Decatur Family Law and Probate Attorney

How can we pick the right guardian for our kids?

On Behalf of | Jun 6, 2024 | guardianships

Choosing a guardian for your children is a critical decision for your estate plan, but it requires careful consideration. And, for many parents, they just do not know where to start or how to choose. Here are some best practices for Texas parents to help ensure their kids are in good hands.

Understanding the role of a guardian

A guardian is someone who will take care of your child if you and the other parent pass away or become incapacitated. In Texas, guardian designations are usually done as part of the estate planning process when you have kids under 18 or are caring for a family member that is unable to care for themselves. The guardian will be responsible for your child’s well-being and upbringing.

Consider your child’s experience and family values

Think about your child’s experience and your family’s values when selecting a guardian. Moving to a new city or changing schools can be very stressful for a child, especially after losing their parents. Ideally, choose someone who lives nearby or is willing to relocate, and someone that shares your family values. This will help with the transition and make this very traumatic time less traumatic.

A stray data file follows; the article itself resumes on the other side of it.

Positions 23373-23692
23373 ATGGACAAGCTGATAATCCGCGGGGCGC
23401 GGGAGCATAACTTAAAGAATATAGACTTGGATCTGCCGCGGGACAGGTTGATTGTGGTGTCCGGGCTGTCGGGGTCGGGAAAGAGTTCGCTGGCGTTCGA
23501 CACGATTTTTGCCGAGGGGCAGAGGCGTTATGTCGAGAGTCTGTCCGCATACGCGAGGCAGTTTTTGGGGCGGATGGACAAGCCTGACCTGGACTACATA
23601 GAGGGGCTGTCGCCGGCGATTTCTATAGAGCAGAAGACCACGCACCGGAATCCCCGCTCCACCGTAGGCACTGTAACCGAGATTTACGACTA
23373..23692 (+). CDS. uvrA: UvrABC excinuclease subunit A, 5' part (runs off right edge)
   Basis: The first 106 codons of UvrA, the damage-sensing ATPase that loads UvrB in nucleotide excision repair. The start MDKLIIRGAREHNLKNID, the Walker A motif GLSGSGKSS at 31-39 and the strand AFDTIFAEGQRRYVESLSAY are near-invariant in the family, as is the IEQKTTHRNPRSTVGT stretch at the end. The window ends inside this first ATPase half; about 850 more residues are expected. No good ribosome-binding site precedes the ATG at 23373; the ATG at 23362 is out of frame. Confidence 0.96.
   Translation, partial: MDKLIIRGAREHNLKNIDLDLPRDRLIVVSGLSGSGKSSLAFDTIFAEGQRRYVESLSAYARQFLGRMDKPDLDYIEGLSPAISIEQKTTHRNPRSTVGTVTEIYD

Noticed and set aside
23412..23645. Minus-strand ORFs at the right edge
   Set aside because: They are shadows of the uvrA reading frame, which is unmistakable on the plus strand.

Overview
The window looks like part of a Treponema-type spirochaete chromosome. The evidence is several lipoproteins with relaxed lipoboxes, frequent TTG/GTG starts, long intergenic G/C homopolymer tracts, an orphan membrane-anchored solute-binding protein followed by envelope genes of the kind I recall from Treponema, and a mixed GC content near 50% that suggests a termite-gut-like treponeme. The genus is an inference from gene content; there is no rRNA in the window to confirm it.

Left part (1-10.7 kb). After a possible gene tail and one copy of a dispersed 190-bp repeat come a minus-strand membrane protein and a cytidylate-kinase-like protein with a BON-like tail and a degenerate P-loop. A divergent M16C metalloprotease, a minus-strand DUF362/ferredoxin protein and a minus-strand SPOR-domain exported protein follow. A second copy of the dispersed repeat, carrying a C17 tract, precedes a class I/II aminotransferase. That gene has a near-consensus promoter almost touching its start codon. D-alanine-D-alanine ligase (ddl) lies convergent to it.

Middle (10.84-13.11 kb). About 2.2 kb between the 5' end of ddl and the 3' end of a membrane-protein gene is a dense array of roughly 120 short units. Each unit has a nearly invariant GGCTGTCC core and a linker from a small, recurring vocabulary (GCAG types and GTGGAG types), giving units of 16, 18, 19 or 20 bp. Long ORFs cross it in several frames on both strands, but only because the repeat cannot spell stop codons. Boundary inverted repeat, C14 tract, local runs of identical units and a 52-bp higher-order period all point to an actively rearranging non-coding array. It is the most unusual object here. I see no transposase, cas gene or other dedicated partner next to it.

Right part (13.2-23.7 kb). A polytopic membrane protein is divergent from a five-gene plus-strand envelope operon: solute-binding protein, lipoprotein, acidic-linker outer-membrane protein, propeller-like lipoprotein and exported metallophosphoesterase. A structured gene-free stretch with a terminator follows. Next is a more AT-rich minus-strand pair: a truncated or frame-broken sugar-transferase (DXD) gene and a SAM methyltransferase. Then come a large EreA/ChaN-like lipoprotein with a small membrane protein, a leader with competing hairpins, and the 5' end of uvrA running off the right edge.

Evaluate potential guardians

Evaluate the potential guardian’s ability to meet your child’s needs. Ensure they have the time, resources and desire to take on this responsibility. Consider the different types of legal guardianships and choose individuals whose skills and attributes align with those roles.

Do not rule out far-flung relatives

While not uprooting their lives is a key consideration, do not dismiss relatives who live far away. Although a move might be disruptive, the best guardian for your child might not be nearby. Consider whether the long-term benefits of the chosen guardian outweigh the initial disruption of a move, especially when that relative is close with your children.

Choosing backup guardians

Always choose a backup guardian too. While your chosen guardian may be willing to act as one now, they may change their mind, or they may simply be unable to be a guardian when the time comes. They may have even pre-deceased you. You can even designate a guardian for a specific period, such as until your child turns 13, and then name another guardian until they turn 18.


Selecting a guardian for your children is a significant decision that demands thorough thought and planning. By following these best practices, you can help ensure your children will be cared for, no matter what the future holds.